Panellists take it easy on ABSPP
Since the rally that happened after the European Central Bank said it would start buying ABS — which subsided before the central bank actually started buying — market participants have been unsure whether the ABS Purchase Programme is having the desired effect of increasing the flow of credit.
But panellists at Wednesday’s first general session of the Global ABS 2015 Conference in Barcelona were generally sympathetic to the ECB’s pace of purchases — about 5%-7% of the eligible market, according to Gordon Kerr, structured finance researcher at DBRS.
Kerr's fellow panellists said the ECB was trying to avoid crowding out investors by not outbidding them for volume, and that, being a newcomer to the complex asset class, the bank should be forgiven for taking a cautious, if slow, approach.
“Everyone says they feel crowded out but the numbers tell a different story,” said Greg Branch, chief investment officer at Scio Capital.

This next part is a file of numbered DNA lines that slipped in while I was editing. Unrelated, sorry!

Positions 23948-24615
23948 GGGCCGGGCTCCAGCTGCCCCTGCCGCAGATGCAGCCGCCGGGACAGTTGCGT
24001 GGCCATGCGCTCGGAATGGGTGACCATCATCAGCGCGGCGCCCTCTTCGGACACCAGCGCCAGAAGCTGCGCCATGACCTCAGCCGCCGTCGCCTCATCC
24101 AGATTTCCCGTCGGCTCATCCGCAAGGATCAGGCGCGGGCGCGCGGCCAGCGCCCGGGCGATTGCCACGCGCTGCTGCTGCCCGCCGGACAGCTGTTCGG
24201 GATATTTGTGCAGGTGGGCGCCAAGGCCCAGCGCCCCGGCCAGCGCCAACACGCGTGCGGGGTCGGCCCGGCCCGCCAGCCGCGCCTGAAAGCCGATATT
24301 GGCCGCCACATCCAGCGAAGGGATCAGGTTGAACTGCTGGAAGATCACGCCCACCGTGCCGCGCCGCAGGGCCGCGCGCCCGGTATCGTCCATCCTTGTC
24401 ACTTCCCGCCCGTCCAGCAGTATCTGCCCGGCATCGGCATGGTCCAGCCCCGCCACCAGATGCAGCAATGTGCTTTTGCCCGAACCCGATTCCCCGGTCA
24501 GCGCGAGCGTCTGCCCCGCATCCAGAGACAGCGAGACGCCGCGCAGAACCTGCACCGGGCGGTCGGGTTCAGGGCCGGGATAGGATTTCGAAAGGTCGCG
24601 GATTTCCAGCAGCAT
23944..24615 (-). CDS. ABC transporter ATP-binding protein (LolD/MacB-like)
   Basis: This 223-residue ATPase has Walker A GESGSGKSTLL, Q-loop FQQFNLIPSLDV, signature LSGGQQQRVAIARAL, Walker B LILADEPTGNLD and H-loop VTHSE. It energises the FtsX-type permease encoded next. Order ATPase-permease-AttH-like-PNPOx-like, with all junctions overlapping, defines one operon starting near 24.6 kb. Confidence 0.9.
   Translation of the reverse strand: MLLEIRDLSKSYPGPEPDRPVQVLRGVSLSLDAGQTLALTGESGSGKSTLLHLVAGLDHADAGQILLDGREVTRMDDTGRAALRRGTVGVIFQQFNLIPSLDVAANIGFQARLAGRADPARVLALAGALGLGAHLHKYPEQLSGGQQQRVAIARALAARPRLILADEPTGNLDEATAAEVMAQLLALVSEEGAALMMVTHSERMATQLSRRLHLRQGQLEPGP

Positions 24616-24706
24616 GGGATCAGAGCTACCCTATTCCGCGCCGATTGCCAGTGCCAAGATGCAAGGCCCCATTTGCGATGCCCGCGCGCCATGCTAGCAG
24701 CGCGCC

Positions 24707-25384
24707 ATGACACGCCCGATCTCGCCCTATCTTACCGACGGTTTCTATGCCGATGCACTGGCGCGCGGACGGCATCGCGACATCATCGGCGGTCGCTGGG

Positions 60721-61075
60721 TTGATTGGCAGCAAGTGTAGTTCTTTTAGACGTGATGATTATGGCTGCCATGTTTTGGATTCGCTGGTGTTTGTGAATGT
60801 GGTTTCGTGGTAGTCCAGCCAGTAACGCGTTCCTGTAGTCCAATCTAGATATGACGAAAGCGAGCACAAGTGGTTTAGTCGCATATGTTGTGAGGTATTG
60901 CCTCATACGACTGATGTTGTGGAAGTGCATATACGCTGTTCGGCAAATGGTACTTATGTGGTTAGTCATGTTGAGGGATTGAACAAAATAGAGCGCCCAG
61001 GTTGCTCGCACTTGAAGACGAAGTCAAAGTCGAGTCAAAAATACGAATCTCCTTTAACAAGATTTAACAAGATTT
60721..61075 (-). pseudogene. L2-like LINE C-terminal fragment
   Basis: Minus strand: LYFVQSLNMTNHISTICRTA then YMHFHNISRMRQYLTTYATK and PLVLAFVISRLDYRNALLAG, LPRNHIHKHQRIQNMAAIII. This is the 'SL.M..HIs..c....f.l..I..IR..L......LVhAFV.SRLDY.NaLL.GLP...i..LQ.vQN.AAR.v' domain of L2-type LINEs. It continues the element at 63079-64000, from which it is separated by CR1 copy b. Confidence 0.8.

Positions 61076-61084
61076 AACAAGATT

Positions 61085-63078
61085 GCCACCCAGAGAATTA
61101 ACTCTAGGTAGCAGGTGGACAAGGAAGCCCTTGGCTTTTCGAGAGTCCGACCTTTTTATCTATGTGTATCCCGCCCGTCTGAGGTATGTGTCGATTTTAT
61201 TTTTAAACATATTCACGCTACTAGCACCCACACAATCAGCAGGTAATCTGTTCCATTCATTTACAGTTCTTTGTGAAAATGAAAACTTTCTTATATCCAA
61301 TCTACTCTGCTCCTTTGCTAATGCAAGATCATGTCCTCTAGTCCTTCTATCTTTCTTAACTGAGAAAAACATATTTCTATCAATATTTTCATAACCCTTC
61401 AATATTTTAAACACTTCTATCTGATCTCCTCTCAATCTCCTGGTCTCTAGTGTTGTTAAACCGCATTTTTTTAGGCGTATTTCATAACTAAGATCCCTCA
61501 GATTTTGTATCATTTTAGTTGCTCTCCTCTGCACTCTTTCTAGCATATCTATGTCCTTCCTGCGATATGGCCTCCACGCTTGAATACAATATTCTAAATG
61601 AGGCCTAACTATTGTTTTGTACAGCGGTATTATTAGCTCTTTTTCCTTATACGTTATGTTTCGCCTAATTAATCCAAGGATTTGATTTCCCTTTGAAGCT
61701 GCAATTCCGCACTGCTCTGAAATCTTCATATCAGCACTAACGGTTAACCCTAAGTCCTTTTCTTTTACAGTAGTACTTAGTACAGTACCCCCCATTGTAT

It’s still far from clear that the ECB’s purchase programme will result in either a sustained increase in issuance and issuers, or a significant increase in lending to consumers and business, though spreads are indeed tighter than this time last year. Recent post-crisis debuts from Spain, Portugal and Ireland also have some observers saying that the ABSPP is beginning to work.
That brings up the question of how to truly revitalise the market. Sebastian Schuetz, head of section CEPH at Deutsche Bundesbank, suggested that the ECB act as a price maker in the market — as opposed to buying in line with what private investors demand — in situations where there is a spread differential between deals from periphery issuers and those of similar credit profile issuers from places like the Netherlands.
“If you have a well seasoned deal from Spain with a lot of credit enhancement and something from the Netherlands [for example], the spread difference is also due to illiquidity,” Schuetz said.
“I think that acting as a price maker in these areas would help to revitalise the market, especially in peripheral countries.”